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San Diego Community Radio Project also gets set to launch from Descanso; seeks funds and volunteers
By Miriam Raftery
April 21, 2012 (San Diego’s East County) –“Every once in a while, government does something that is not only good news, but refreshing,” local author and former public radio producer Walter Carlin said of last month’s decision by the Federal Communications Commission (FCC) to open the airwaves up for community radio stations, rather than reserving that space for mega-networks with concentrated ownership and opinion-shaping power.
The decision, however, presents a new challenge, Carlin notes. “Can and will local radio respond?”
The FCC rule changes aims to open up the airwaves for potentially hundreds of new low-power community radio stations across America.  To make room for new stations on crowded airways, the FCC will halt processing applications for 6,000 FM translators, which are repeater stations that rebroadcast programs from distant areas. Some mega-broadcasters  have used the translators to block local programming.  For instance, Horizon Christian is a religious network that owns 435 radio licenses including many translators broadcasting on a spectrum reserved for educational broadcasting.
Such monopolization of the airways was made possible by deregulation, in which a rule limiting one media outlet to owning five radio stations was eliminated. That gave rise to powerful conglomerates such as Clear Channel, which at its peak owned over 1,000 stations including a half dozen or more in San Diego.
“Pirate radio” stations sprang up illegally, reaching small geographical areas until the FCC shut down such operators.
Now, however, aspiring broadcasters hoping to serve their communities will soon be able to apply for legitimate low-power FM licenses.
“Typically they only reach a radius of a couple of miles,” said Martin Eder, whose San Diego Community Radio Project recently had an application approved to launch a full-power FM radio station that will transmit from East County. KNSJ89.1 FM should be broadcasting from a tower above Descanso by the end of 2012, but streaming radio from will be online in the near future.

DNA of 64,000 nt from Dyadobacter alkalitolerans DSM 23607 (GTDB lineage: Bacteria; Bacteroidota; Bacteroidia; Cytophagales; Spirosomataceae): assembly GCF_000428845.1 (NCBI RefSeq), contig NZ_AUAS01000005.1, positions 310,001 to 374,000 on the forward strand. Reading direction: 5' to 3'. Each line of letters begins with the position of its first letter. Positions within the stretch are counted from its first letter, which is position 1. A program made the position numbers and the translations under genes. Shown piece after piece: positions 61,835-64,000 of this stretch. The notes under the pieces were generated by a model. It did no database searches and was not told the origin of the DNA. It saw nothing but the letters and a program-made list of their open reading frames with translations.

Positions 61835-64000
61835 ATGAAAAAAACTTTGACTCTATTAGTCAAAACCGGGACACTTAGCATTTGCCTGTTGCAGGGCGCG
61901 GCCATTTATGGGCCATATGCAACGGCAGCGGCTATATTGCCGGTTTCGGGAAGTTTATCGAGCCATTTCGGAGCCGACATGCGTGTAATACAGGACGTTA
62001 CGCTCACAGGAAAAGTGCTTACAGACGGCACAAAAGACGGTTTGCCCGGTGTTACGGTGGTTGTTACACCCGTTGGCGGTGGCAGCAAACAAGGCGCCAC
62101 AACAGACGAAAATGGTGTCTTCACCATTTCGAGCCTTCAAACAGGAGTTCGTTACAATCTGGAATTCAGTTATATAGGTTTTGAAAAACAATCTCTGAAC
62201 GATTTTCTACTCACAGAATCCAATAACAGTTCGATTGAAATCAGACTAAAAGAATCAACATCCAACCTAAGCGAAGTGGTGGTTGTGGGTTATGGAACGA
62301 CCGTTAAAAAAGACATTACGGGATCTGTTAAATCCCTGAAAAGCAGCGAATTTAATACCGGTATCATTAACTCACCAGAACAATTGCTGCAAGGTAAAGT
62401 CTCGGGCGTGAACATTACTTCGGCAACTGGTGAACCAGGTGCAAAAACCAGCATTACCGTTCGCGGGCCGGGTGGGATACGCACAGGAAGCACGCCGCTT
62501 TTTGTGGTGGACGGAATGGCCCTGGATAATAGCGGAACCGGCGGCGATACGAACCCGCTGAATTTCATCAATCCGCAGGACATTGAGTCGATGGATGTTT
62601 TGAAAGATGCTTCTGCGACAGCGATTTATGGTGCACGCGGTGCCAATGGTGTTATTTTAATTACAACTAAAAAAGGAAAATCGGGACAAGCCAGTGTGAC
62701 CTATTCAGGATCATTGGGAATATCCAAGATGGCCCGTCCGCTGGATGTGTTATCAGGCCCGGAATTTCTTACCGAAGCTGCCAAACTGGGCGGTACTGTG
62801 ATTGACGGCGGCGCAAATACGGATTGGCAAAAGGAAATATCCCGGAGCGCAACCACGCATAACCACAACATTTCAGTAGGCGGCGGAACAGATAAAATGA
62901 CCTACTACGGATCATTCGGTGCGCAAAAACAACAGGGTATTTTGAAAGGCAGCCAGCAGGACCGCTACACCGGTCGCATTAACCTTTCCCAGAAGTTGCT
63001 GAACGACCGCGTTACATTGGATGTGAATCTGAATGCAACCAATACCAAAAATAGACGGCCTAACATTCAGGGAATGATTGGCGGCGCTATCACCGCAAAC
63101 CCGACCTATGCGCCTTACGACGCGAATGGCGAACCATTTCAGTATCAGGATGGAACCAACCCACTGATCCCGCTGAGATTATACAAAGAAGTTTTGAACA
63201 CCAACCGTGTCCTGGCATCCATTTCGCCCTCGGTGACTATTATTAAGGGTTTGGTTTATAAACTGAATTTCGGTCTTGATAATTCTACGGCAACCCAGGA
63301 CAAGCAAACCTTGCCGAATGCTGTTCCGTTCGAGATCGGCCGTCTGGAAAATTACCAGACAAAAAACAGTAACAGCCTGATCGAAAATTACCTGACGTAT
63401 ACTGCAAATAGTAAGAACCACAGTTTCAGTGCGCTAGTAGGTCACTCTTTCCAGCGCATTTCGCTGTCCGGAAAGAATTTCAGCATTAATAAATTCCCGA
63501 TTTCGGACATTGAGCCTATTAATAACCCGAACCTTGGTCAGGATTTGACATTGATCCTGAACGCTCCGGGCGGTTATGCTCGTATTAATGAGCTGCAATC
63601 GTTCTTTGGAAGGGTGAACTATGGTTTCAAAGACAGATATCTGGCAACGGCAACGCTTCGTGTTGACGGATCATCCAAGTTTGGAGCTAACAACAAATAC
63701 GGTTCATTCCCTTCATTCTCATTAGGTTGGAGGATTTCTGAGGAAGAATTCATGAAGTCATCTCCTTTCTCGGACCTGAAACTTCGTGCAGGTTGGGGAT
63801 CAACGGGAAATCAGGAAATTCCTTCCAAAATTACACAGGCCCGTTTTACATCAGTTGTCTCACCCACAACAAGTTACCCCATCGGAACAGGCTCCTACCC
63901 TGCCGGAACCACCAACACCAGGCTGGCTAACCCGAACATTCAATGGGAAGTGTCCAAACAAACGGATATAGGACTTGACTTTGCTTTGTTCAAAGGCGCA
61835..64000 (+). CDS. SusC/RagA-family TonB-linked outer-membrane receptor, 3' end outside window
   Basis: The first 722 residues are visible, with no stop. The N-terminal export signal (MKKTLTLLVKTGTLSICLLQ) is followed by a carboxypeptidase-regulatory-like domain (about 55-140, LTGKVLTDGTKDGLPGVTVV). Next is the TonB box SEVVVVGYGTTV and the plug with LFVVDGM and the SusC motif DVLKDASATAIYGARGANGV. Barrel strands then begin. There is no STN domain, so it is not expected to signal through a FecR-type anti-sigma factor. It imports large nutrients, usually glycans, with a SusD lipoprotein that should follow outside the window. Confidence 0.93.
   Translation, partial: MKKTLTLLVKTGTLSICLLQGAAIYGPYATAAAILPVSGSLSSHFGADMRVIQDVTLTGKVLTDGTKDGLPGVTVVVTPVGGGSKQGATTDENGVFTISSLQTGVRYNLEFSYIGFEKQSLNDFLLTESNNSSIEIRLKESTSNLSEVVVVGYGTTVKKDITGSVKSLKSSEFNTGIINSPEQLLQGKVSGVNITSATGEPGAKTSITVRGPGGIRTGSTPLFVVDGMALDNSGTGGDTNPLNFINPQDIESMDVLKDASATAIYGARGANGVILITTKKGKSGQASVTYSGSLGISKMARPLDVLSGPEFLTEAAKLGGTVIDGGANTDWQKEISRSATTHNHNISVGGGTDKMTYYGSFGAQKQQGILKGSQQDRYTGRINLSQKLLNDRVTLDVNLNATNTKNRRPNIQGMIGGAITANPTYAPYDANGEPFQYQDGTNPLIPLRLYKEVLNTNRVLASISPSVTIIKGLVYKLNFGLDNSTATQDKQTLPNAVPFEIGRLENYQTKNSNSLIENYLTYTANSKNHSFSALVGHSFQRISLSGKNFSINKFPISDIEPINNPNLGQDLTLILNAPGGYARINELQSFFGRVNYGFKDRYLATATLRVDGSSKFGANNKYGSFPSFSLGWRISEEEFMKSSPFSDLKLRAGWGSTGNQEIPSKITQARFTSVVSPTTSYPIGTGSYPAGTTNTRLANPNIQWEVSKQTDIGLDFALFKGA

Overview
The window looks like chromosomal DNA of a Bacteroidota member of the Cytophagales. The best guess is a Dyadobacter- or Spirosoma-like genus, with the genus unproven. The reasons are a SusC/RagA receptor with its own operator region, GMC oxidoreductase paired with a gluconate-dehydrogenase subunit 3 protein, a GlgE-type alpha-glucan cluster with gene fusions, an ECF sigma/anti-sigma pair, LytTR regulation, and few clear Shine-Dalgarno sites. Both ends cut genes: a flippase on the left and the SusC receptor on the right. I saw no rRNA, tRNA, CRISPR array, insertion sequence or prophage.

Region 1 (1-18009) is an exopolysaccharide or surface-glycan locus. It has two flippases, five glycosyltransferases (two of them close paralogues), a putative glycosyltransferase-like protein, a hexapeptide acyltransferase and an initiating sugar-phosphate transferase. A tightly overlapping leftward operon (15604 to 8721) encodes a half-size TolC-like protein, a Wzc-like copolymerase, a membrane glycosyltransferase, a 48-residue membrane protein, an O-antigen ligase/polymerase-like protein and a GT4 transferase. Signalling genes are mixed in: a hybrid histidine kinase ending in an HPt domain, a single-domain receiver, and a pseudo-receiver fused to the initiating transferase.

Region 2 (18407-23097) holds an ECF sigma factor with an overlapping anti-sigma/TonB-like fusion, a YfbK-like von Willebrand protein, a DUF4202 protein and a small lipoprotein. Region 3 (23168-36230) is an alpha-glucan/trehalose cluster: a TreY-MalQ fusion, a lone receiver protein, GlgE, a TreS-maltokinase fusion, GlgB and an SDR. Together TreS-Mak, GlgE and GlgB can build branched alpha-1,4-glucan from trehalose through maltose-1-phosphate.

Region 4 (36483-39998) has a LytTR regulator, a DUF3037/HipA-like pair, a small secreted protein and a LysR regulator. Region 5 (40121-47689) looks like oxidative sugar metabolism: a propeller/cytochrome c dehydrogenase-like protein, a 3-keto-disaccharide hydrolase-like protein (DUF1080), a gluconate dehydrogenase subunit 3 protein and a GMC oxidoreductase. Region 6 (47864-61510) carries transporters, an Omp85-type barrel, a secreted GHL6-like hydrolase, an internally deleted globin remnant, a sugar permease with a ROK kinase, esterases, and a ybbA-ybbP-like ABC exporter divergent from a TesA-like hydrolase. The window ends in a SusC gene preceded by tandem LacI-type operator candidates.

In East County, Eder is best known for efforts to help defeat Blackwater’s plans to open a private military camp .  Eder’s station has a potential initial audience of several hundred thousand(still low by full-power FM standards, less than KPBS and far below strong signal stations such as KOGO). 
Even a low-power station capable of more limited reach, however, can have value for local listeners. “They are local and community oriented. They may be for a language minority and serve a specific community,” Eder observed. “They definitely tend to give voice to the voiceless, to those people who have no access.”
Eder estimates that San Diego may have only two or three low-power licenses available, fewer than some other urban areas due to the proximity to the border and signals reserved for Mexico.
Although Eder supports the FCC move to block translator applications, the step actually hinders his stations’ effort to obtain a translator to boost its signal. But Eder says there are other options.  “We may be able to relocate our antennae closer,” he said, adding that with emerging newmedia models, more people may also be able to listen online or through other means, such as cell phones or satellite radios in their cars.  “So we are going to start small, and hope to increase both our signal and quality and certainly do radio streaming.”